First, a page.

Underground Carbon Deposits Unlock Climate Change Insights

The amount of carbon stored in soils across UCF’s campus is equivalent to removing 68,200 cars from the roads for a year. That’s according to newly published research from Aquatic Biogeochemistry Lab Supervisor and Associate Professor of Biology, Lisa Chambers, Ph.D., and Jennifer Bennett ’20. 

The research is the product of intensive soil sampling across the university’s arboretum and natural lands, followed by laboratory analysis of those soils for physicochemical properties and soil carbon content. Findings confirmed Chambers’ and Bennett’s hypothesis: Wetlands store about 16 times more carbon than uplands. They estimate that there are areas of campus that have been wet for at least 5,000 years based on how much soil carbon is there.

The research findings highlight the important role that green space serves in urban areas. For instance, a landscape designated as “urban” is typically assigned an ecosystem value of nothing, Chambers says. But in reality, urban wetlands and patches of greenery serve an important function as a carbon sink, helping to off-set the fossil fuel consumption often occurring directly adjacent to them.

Lisa Chambers

While soil carbon reservoirs naturally exist, Chambers and Bennett hope to show how they help avoid releasing carbon back into the atmosphere. Leveraging them can help alleviate some of the problems created by increasing carbon emissions.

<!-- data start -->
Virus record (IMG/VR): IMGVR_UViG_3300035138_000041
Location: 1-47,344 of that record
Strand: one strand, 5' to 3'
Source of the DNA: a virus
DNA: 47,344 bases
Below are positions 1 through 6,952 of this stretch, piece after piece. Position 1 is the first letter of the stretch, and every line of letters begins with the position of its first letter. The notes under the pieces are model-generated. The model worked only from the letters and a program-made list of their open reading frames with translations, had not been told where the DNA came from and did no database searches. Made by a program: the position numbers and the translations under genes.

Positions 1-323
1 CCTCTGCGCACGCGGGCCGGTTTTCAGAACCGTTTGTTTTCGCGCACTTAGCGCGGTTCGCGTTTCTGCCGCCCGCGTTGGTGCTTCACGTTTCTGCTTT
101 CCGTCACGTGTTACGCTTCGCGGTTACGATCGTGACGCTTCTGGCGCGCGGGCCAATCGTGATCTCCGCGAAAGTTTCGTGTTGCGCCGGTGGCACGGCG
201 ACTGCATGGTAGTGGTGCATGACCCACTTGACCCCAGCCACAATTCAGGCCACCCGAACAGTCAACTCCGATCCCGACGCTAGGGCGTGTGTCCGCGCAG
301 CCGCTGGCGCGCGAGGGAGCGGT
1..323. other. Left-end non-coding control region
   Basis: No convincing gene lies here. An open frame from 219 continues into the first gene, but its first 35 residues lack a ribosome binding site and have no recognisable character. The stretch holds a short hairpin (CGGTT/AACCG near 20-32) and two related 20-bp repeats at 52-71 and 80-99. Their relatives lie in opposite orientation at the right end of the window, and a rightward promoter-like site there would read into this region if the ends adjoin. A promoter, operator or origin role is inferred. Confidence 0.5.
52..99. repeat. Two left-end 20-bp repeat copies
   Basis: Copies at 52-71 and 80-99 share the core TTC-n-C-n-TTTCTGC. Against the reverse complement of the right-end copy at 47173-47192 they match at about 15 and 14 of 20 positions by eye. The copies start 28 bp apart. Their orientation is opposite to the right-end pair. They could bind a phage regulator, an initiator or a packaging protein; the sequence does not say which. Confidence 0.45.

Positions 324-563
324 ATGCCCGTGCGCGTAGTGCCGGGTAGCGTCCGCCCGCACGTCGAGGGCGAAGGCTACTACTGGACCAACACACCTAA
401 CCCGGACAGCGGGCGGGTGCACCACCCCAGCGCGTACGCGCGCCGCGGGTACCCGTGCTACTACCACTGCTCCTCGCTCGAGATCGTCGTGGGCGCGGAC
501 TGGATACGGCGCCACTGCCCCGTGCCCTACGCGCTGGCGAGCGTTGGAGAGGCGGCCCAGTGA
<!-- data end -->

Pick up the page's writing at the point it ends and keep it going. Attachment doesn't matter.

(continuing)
“Soil’s not just dirt under our feet,” Chambers explains. “The soil and organisms that live there make everything else on earth work. It’s a part of our ecosystem that serves vital functions.”

Additionally, the research provides easily discernible landscape features that can identify areas where a lot of carbon is stored.

“It helps people who manage natural areas and make infrastructure decisions,” explains Chambers. “If they’re aware of the broader global function that green spaces provide, they can help minimize the impact to carbon reservoirs.” 

Jennifer Bennett

Chambers plans to use the information from this research project as she continues future work which will examine vegetated coastal ecosystems, including mangroves, marshes, and seagrass beds. An internal seed grant from the College of Sciences will be used to do a “blue carbon” inventory at UCF’s Econfina River Field Research Station in the state’s Big Bend region. This will not only help determine the amount of carbon there, but also provide insight into how coastal systems store carbon and the properties of the soil that keep it stored longer.

“Identifying and protecting natural ‘hot spots’ of soil carbon is an easy way to help mitigate climate change,” said Chambers.

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